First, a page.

We recently heard from Julie Peters, Executive Director of the Brain Injury Alliance of Connecticut. The Brain Injury Alliance is a non-profit agency that promotes education, advocacy, and services for individuals with traumatic brain injury (TBI).
What are the different types of TBI and what are their symptoms or signs?
Traumatic Brain Injury is an insult to the brain caused by an external force. This includes concussive injuries, comprising approximately 80% of all TBIs in the US. Acquired Brain Injury is the umbrella term that includes TBI as well as any injury to the brain that is not degenerative, congenital, or hereditary and has occurred after birth. Physical consequences of brain injury are wide-ranging and can include seizures, muscle spasticity, fatigue, headaches, balance issues, speech difficulties, sleep disturbances, loss of range of motion, visual, auditory, olfactory issues, paralysis, motor control, and coordination. Most individuals living with brain injury do not have symptoms that are easily recognizable. Hence,
Brain Injury is often called the silent epidemic.
What are the most common causes of TBI and how can they be prevented?
Causes of TBI can include falls, motor vehicle crashes, sports injuries, assaults, and blast injuries. Causes of ABI can include anoxia, aneurysms, infections to the brain, stroke, intracranial surgery, toxic exposure, and brain tumors. Because prevention is the only cure for a brain injury, to reduce your risk, wear your seat belt, don’t drive under the influence of drugs or alcohol, don’t text or use a cell phone while driving, wear a helmet, prevent falls at home and focus on your surroundings.
What are some of the resources that the Brain Injury Alliance provides to people with TBI?
Free Helpline: Brain injury specialists provide support and resources for individuals with brain injuries, family and caregivers, and professionals to ensure that the complex problems they face are negotiated more easily and effectively. BIAC maintains a comprehensive database of resources.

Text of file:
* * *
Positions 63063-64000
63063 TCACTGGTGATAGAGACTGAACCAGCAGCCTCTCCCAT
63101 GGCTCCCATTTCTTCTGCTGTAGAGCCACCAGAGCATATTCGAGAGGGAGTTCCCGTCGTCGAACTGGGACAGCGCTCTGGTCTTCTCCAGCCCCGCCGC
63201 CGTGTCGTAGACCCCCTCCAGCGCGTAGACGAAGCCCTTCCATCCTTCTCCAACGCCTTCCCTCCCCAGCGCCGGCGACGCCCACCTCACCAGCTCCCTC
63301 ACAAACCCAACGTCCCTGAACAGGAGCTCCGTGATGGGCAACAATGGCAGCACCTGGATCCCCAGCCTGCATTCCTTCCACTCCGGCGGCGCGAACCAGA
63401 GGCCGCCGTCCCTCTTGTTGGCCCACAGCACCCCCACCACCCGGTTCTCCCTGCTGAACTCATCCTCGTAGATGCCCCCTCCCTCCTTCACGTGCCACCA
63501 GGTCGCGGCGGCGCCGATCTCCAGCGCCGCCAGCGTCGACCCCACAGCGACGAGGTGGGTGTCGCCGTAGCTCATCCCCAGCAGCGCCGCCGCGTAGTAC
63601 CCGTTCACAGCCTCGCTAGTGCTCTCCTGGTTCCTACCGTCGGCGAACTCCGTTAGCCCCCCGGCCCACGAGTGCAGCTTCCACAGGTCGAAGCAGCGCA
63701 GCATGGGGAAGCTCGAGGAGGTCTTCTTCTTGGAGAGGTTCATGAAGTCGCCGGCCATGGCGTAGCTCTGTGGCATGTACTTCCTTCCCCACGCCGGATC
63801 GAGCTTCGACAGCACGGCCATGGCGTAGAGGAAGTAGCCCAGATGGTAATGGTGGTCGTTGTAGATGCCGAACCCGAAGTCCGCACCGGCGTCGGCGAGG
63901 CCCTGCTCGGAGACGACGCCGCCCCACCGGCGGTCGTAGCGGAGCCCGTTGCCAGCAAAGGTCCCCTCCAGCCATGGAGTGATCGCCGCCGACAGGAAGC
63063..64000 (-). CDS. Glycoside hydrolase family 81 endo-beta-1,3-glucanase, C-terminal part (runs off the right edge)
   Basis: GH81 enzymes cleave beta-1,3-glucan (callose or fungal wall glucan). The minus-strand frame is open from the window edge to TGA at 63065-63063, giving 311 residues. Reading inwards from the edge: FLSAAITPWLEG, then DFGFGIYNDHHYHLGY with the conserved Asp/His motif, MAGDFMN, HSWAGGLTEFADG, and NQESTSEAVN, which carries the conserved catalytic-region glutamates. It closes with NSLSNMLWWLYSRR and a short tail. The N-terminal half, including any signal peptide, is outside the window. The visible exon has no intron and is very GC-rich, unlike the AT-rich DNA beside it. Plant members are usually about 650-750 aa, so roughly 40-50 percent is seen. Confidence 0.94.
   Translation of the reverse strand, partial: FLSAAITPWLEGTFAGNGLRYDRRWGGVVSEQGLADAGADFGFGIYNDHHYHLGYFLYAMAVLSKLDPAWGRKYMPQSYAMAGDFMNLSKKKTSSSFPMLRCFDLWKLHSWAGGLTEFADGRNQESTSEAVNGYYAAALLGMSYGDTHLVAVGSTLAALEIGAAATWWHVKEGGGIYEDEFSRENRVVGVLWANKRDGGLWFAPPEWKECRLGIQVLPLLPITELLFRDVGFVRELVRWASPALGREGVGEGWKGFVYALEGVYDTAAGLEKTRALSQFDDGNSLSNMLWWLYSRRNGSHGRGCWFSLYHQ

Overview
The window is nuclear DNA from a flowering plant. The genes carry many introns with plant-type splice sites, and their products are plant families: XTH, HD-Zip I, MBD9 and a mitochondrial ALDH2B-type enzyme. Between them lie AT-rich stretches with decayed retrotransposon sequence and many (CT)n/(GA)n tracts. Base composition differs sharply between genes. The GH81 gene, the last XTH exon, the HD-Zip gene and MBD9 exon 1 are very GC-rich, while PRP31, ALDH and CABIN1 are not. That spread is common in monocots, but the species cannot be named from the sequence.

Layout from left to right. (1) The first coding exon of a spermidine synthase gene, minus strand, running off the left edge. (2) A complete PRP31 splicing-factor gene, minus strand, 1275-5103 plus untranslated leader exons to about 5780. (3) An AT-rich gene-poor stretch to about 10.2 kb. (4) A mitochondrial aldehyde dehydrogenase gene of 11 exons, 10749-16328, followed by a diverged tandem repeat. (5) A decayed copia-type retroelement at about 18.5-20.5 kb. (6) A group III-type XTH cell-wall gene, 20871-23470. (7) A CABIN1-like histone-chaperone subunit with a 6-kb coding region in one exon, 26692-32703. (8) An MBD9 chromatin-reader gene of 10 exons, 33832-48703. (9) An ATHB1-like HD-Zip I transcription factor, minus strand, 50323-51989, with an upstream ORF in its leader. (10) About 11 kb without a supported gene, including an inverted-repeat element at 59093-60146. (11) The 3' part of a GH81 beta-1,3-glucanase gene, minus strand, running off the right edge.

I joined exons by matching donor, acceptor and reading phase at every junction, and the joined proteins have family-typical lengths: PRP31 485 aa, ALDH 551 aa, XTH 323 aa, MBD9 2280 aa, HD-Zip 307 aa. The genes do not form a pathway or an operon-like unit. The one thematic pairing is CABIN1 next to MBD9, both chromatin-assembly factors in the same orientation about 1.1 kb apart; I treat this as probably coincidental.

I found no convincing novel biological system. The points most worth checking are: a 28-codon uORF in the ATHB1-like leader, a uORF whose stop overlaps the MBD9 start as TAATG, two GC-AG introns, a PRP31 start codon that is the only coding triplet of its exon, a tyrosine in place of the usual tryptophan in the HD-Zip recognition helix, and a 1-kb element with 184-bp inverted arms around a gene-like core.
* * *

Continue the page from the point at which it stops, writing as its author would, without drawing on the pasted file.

Community Education: A comprehensive website with links to resources, supports, brain injury education, and information; a conference for professionals who support individuals with brain injury; community training and educational programs.
Support Groups: BIAC sponsors support groups throughout Connecticut. Facilitated by both an individual with a brain injury or a family member, and a professional, the support groups focuses on the specific needs and interests of their attendees.
Brain Injury Navigator: fee-based service that provides customized, in-depth direction from an expert in brain injury. This program is for individuals whose brain injury range from mild (concussion) to severe, who are not supported by state services and are “falling through the cracks.” The Navigator service also supports families as they care for a survivor and to act as an advocate when they are no longer able to do so themselves.
Legislative Advocacy: Through legislative and state government initiatives, BIAC works to improve the quality of life for people living with brain injuries while supporting initiatives to help prevent brain injuries from occurring.
Do you have any advice for family members of TBI victims regarding how to best support their loved ones?
Brain injury doesn’t just affect the person injured, but it also has a great impact on family members in many ways. Learning how to adjust to the changes to the individual as well as the family system is often a difficult process. In many ways, especially when the injury is severe, there can even be a period of grieving for what has been lost. Oftentimes, family members feel overwhelmed, lost, scared, and confused. Be patient with both your loved one and with yourself, ask for help and support from wherever you can find it, and at your own level of comfort get the information that will help you to best understand injury & recovery, advocate, and get through the oftentimes long journey of rehabilitation toward optimal recovery.
Is there anything else you would like to share with people regarding TBI education and rehabilitation?
Most people do not ever think about brain injuries, but we are ALL vulnerable. All brain injuries – even concussions – can be very serious. Recovery is a process, can be very long, and difficult. Any injury to the brain can be devastating – so know how to protect yourself. If you do need help, contact the Brain Injury Alliance of CT for support, guidance, and information. firstname.lastname@example.org, 860-219-0291, or www.biact.org.
Pro Tip: All TBI’s can have serious, long-lasting consequences. If you have received any type of head injury, it is recommended that you speak with an experienced TBI lawyer. Should you have any questions about your Connecticut accident case, contact us.